9.617 CareWare

Humanist (mccarty@phoenix.Princeton.EDU)
Mon, 11 Mar 1996 22:29:55 -0500 (EST)

Humanist Discussion Group, Vol. 9, No. 617.
Center for Electronic Texts in the Humanities (Princeton/Rutgers)
Information at http://www.princeton.edu/~mccarty/humanist/

[1] From: Willard McCarty <mccarty@phoenix.princeton.edu> (69)
Subject: CareWare

The following has been taken from the help file of an HTML editor called The
WebThing. It defines a new kind of software distribution, which the author,
Paul Lutus, calls "CareWare". Naive, perhaps, but I can imagine worse.

Oregon really is an unusual place. I know this from having lived there for a
few years, while attending Reed College (in the late 1960s), in Portland.

In the spirit of the following, I can recommend one of Akira Kurosawa's
masterpieces, the film Ikiru ("To Live").


CareWare - What is it?

WebThing is one example of a new software distribution system developed by
the author. In the CareWare system, you don't owe any money to anyone. By
the way, if someone made you pay for WebThing, you were cheated. You should
go back and demand a refund. WebThing is freely available on the Internet
and, because I own the copyright, no one has the right make you pay for it
except me, and I'm not going to.

But you are not off the hook yet. The "Payment" for a CareWare program is
not monetary. You have to make a different kind of payment altogether. Let
me explain.

Most Americans are totally dissatisfied with everything. It is too hot, too
cold, too wet, too dry. If we have a free day, we are unhappy because we
don't have two free days. And just about the time we figure out that we are
supposed to appreciate the world as it is, we fall over and die.

So here's your payment for WebThing:

Imagine you have only two hours to live:

Is there something important you have to say to someone, something you might
regret not having said? If you were to die, would that person always wonder
what you really thought or felt?
Is there a pretty spot you have always wanted to visit, sit under a tree,
Have you ever experienced the shock of noticing how beautiful ordinary
things are, once it dawns on you that you might not be around very long?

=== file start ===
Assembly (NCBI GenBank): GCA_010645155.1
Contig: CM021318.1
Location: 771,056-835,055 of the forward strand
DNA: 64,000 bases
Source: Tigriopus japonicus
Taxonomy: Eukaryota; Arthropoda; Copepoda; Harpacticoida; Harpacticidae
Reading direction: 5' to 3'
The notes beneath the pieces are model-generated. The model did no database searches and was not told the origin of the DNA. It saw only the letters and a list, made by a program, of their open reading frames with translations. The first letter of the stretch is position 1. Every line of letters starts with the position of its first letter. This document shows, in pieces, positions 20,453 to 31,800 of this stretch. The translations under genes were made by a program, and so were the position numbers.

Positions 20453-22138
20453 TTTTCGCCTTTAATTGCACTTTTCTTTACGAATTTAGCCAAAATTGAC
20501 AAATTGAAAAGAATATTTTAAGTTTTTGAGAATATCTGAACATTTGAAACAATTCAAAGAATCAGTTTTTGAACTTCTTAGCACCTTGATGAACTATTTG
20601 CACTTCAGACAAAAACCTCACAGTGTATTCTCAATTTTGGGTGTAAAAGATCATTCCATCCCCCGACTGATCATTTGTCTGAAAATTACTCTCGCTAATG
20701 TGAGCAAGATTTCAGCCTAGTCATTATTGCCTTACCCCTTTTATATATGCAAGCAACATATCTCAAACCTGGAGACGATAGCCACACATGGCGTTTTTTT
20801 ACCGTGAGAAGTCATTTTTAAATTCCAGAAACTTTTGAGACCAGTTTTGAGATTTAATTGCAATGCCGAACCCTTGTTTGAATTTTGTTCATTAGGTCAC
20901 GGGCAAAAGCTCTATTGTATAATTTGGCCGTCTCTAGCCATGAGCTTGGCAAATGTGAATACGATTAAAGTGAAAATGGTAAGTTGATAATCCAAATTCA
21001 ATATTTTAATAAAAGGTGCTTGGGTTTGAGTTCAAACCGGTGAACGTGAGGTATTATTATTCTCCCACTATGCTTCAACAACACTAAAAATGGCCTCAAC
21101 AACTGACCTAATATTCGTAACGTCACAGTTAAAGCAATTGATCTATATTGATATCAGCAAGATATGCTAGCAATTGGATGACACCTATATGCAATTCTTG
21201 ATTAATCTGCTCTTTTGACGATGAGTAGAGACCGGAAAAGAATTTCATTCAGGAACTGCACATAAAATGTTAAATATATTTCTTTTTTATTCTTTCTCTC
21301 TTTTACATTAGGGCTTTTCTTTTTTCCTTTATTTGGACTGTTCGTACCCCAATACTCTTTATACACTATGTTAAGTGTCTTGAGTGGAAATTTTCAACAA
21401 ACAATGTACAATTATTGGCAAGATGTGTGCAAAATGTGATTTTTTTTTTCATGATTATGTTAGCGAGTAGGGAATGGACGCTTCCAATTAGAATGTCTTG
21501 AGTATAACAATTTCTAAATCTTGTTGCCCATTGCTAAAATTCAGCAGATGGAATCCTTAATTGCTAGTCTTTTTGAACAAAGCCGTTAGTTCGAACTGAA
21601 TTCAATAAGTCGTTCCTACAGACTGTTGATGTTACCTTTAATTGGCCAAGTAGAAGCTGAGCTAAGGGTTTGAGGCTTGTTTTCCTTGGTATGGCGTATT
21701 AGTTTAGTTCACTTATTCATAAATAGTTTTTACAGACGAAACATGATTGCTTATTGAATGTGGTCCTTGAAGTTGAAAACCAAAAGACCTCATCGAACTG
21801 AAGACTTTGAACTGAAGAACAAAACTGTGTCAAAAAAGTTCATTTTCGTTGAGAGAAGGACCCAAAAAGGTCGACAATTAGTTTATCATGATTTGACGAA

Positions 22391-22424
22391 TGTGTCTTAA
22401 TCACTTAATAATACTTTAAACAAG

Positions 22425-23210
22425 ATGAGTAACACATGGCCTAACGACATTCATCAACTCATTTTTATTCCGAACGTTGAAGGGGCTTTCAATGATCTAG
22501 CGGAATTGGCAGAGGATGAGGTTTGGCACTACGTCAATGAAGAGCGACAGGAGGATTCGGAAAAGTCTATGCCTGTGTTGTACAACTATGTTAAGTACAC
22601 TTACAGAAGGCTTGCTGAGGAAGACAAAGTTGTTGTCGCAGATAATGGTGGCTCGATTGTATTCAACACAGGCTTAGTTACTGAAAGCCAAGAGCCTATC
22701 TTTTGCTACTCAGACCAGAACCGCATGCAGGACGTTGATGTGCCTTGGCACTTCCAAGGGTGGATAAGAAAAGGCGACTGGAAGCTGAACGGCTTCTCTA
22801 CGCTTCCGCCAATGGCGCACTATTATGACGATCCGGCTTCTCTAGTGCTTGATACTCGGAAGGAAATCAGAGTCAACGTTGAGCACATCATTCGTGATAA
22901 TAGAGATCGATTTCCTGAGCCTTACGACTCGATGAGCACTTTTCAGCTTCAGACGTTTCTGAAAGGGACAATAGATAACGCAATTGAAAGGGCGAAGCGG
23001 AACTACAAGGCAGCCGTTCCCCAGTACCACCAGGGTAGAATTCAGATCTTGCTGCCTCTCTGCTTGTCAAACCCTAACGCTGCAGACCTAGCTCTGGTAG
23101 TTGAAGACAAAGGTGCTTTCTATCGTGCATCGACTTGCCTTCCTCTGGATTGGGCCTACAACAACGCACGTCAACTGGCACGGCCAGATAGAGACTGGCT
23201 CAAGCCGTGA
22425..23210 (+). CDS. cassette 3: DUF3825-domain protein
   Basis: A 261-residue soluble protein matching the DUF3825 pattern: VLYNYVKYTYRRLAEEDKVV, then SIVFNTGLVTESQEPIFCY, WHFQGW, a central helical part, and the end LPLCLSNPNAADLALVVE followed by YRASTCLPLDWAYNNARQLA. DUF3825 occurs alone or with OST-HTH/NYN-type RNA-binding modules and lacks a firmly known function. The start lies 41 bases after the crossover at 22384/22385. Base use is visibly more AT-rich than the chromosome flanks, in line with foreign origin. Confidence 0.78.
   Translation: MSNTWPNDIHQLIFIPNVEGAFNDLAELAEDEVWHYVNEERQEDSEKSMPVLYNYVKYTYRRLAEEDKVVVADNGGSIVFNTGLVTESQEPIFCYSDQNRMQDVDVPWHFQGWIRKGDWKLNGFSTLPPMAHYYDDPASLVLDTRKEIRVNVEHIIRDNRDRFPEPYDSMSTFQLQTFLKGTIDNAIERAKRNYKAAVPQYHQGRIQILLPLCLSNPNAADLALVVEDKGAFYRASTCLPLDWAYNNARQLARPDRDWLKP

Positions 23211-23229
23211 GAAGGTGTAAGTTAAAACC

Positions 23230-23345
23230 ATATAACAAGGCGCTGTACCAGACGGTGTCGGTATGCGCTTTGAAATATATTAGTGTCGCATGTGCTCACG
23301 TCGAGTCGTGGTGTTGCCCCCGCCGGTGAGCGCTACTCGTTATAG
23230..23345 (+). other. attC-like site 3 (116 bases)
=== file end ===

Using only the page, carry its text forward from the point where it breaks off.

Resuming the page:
If you are an old person (like me):

Do you speak to young people in a way that they will be encouraged to grow
up and expect to be happy and productive?
When you correct a young person, do you ask yourself "Is this mostly for my
benefit, or mostly for his?"

If you are a young person:

Do you try to be patient with old people, even though most of us are
complete morons?
Do you try to live in the world as though you belonged here, as though what
you do matters to everyone, to the world itself, to you?
Do you appreciate the small, free beauties of life, and not expect to buy
anything very important?

Look at this list. If you already belong to this list, if this list already
reflects your behavior and values, then you already own your copy of
WebThing. In a sense, you owned it before it was written.

If you don't feel a kinship with the statements in the list, then please do
one or more of the things listed there. Maybe change how you talk to a young
person, or someone whose life would be improved if you related to him or her
differently. Or just allow a sense of wonder to re-enter your life, a sense
that nothing is deserved and everything contains hidden beauty. And that
sometimes beauty is not so much hidden as unobserved.

I would like it if you lived your entire life as though each day was your
last, as though every small action mattered, in the way that it does when
you've run out of time. But I am a realist -- if you do that for just one
day, one day of saying the important things, of performing the kindnesses
that naturally occur to us when each day might be our last, then you will
have paid me for WebThing.

I don't ask this because there is some definition of good behavior, some
correct religious or philosophical viewpoint. I ask it precisely because
there isn't such a viewpoint. We are all free agents, we get to choose. In
fact, we must choose -- it's dangerous to let others choose for us. And no
one gets to tell anyone else how to behave -- unless, of course, one is
"selling" software using the CareWare system.

Paul Lutus, Ashland, Oregon